Ascending The Peak Takes Risk
January 2010 Sporting Clays Tip
by Dan Schindler
That I do work with a lot of students in a year's time grants me an experienced opinion. And I am privileged to be included in each and every lesson. With one exception (Gunny) - I have never learned more from anyone than my students.
So I find it interesting to watch how many shooters are romanced and seduced by all the tangibles. Holding it in your hands, surely there's something magical about it, surely there can be no doubt - this is THE one that will work better than any other. And it may. But down the road, many find this revelation: look not at what you have or where you are – but to step-by-step, consistent improvements.
The vast majority of my students fall into 2 categories: 1) new shooters who want to get started the right way. 2) more experienced shooters, frustrated because their current plateau has taught them that more shells at the range and self-taught shooting isn't leading to real progress. Both are making a commitment to a new mindset where their ROI (return on investment) will be higher and more gratifying – repositioning their game for "CHANGE." This requires taking risks.
If I can pass along the most important Tip of this year – or any year – it is this: If it isn't working, change it! Taking the risk – with a little patience & tenacity - will get more done in the shooting box than 50 cases of shells, following the definition of insanity.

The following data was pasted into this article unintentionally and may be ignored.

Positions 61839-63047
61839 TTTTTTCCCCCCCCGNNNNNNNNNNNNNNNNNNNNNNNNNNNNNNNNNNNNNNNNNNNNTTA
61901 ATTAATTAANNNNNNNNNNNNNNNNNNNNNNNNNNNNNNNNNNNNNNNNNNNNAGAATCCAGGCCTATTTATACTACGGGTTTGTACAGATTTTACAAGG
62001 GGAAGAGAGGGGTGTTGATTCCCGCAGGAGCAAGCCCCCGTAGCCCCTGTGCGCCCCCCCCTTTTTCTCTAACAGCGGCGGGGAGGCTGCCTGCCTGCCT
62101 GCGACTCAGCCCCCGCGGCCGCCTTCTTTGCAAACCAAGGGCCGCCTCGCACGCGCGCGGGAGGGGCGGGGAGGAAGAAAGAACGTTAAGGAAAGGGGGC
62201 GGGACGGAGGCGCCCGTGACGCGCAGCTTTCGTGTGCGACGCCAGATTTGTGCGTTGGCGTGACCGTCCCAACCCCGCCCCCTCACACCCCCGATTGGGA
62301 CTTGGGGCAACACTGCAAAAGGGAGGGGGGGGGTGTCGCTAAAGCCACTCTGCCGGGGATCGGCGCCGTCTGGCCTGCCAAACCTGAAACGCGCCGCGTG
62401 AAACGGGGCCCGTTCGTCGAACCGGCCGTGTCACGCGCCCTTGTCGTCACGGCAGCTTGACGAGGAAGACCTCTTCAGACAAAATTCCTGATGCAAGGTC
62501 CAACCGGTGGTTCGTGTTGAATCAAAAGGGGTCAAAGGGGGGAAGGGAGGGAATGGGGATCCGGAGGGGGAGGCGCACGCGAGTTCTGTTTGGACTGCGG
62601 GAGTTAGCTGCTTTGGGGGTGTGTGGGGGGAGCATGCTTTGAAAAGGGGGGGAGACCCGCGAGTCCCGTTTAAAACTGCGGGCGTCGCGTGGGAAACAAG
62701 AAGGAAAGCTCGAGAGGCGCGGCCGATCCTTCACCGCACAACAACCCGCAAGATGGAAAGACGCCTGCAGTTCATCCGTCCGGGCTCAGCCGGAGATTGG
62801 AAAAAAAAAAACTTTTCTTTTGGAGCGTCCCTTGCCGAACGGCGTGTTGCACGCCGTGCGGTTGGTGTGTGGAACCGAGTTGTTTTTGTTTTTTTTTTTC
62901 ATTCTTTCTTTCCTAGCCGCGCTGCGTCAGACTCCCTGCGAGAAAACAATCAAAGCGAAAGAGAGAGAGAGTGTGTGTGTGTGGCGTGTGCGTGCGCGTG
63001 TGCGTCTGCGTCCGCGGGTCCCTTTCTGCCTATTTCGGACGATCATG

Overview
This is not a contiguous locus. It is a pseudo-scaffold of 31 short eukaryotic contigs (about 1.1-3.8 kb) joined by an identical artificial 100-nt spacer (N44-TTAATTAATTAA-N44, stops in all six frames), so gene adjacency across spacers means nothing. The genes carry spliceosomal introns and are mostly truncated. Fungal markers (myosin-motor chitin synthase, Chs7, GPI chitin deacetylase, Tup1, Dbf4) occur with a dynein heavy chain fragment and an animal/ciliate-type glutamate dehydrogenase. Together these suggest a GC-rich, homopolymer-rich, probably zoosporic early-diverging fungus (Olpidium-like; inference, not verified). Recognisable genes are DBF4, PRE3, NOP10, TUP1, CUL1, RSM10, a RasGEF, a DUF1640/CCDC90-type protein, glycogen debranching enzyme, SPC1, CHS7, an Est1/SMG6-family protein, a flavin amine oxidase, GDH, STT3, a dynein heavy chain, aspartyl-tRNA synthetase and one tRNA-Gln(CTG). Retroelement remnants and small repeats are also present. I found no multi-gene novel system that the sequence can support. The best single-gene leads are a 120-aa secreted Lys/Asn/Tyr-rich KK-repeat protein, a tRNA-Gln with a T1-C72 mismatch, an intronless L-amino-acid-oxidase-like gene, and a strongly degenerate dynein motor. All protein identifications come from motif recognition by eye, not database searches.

"To get what you've never had,........ do what you've never done." To Peak performances – take the high road. If at first you don't succeed, consider taking the next Exit to a competent Certified instructor and consider Paragon's Certified instruction as well.
Be safe and very Happy Holidays everyone.
Think about it. Balance a shotgun on a pin. Move the back end and the front end moves. Hold that thought please.
First - I ask that we mentally focus on a specific block of time - when your gun starts moving - all the way to the trigger pull. During that specific block of time -- using the second hand on your watch - notice how long 2 seconds is. Now 3 seconds. Now 4. Can we agree that this block of "swing and shot time" usually takes place somewhere between 2 to 4 seconds and - quite often - sooner? Seems right..............
A good teacher/instructor can't just be a lecturer. There's more to good teaching than just dispensing advice and information. When you register for a private lesson or a class with your friendly, local instructor, it is reasonable to expect your "mentor for the day" to be organized, look the part, and be truly attentive to what you have to say. It is also fair to anticipate that your instructor will take the time to ask why you are here today. He or she will listen to your specific questions and concerns - then tailor your lesson around those topics. Isn't that why you signed up in the first place? Yes it is..............